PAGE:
An ordinary person's thoughts on the complexities of art & life ...

An ordinary person's thoughts on the complexities of life ... or just ramblings from the mind of a working Mum with far too little time to think!

Sunday, May 16, 2010

Indigenous Inspiration

An Aboriginal dot painting from my private collection

I love the exquisite simplicity of Australian indigenous art and the unabashed use of vibrant colour. I love the history, the mystery, the sacred stories, and the secrets that are interwoven into the canvases along with the paint.

Also from my private collection

I especially love the connection indigenous art has with the land, the animals and the people and I am greatly inspired by these artists to try to reflect some of that passion into my own work. Indigenous artworks are suffused with strong swirls of colour or hundreds upon hundreds of vibrant dots, capturing the essence of Australia as seen in the vast red landscapes, the deep blue skies, the stark mangroves, the miles of sandy beaches, the endless turquoise oceans, and the vivid flames of bush fires.

Blooming Kangaroo Paw

Traditionally, Aboriginal people used art as part of their cultural practices and their artworks were created in non-permanent forms such as sand paintings or skin decorations. Their art was based on stories and sacred dreamings that told of the journeys and the actions of the ancestral beings who created the natural world.

Dreaming Skies

The dreamings and sacred stories carried important knowledge, cultural values and belief systems, linking the past and the present, the people and the land, and they were incorporated into the art to prevent them from being lost to future generations. Aboriginal people believe that those who lose the dreaming are themselves lost and they strive to maintain that link from ancient times to today, creating a rich and vibrant cultural heritage for those still to come.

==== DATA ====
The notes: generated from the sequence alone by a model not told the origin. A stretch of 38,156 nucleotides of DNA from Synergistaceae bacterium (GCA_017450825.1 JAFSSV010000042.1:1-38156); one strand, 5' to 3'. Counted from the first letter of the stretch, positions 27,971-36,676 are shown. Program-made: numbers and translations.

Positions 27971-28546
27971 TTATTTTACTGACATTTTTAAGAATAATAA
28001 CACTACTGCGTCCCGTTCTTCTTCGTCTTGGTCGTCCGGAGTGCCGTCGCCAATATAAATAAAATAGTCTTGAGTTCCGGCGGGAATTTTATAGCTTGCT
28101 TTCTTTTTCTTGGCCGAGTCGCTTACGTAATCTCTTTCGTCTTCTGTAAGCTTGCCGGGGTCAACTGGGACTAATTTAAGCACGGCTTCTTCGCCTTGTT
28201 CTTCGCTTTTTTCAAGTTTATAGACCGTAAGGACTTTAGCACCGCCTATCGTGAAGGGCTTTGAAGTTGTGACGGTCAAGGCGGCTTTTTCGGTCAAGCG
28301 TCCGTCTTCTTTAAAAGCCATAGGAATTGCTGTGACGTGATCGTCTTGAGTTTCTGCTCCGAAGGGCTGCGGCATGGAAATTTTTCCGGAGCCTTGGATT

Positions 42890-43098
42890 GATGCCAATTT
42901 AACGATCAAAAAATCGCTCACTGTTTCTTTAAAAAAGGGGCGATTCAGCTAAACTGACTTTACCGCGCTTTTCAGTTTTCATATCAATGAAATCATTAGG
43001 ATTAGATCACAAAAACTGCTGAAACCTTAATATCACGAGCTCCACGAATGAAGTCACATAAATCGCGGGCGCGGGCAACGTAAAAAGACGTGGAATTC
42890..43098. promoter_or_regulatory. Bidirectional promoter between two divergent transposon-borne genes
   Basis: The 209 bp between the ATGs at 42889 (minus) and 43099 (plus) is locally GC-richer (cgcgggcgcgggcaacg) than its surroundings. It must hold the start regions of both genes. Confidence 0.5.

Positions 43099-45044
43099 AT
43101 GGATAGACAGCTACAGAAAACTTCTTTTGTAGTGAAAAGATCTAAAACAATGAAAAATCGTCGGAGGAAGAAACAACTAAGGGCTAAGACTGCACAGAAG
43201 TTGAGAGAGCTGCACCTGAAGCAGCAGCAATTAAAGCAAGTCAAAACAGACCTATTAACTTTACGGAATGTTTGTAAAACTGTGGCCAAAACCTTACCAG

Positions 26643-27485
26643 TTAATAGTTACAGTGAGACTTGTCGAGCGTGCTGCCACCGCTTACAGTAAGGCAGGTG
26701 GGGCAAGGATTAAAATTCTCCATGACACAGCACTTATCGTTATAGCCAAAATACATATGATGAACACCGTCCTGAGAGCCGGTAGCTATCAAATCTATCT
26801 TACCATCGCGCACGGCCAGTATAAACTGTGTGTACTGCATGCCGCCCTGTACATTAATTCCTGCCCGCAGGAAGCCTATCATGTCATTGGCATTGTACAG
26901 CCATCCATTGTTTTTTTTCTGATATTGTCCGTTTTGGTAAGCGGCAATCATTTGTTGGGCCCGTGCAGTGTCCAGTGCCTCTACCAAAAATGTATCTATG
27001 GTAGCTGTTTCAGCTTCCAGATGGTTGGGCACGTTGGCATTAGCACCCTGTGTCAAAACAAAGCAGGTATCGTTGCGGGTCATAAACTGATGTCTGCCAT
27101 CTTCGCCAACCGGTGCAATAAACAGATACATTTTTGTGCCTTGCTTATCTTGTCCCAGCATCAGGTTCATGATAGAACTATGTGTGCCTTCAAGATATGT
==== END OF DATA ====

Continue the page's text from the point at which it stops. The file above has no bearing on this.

Ghost Gums

Once world interest in Australian indigenous art ignited, aboriginals were encouraged to make their art more permanent by utilising the mediums of canvas, board and bark, and replacing ochres with water-colours and acrylic paints. Traditional artists decorated bodies of dancers with ochre paints at ceremonies and these ancestral markings, together with other symbolic patterns learned from the elders, are strong elements in indigenous art today.

Lily Patterns

Many modern artworks also illuminate contemporary problems and challenges facing the indigenous communities in Australia. Themes such as domestic violence, alcohol abuse, education, justice and the breakdown of traditional value systems are reflected in the art.

Coral Patterns ~ Great Barrier Reef

I purchased my first indigenous painting around 15 years ago while on a holiday in the town of Cairns, almost at the top of Australia. Exploring the town late one Sunday afternoon, we stumbled upon a tiny gallery full of indigenous art and I was blown away by the boldness and the vibrancy of the art.

Dots by Polly Napangardi Watson

The piece that really captivated me was a simple canvas dominated by blue and pink dots, created by an artist whose distinctive paintings have since sold all over the world - Polly Napangardi Watson. It is only a small painting, but it is spectacular! Somehow the dots offer a sense of movement and rhythm that leaps off the canvas with so much energy and life, much like the traditional rituals that that I imagine inspired the piece.

The colours of Australia

Australia is an incredibly beautiful land of rich, vivid colours, amazing animals and spectacular native flora, the essence of which is captured so perfectly in our indigenous art.

Blood Red Kangaroo Paw

Leaf Art

The Yarra River at dusk ~ Melbourne

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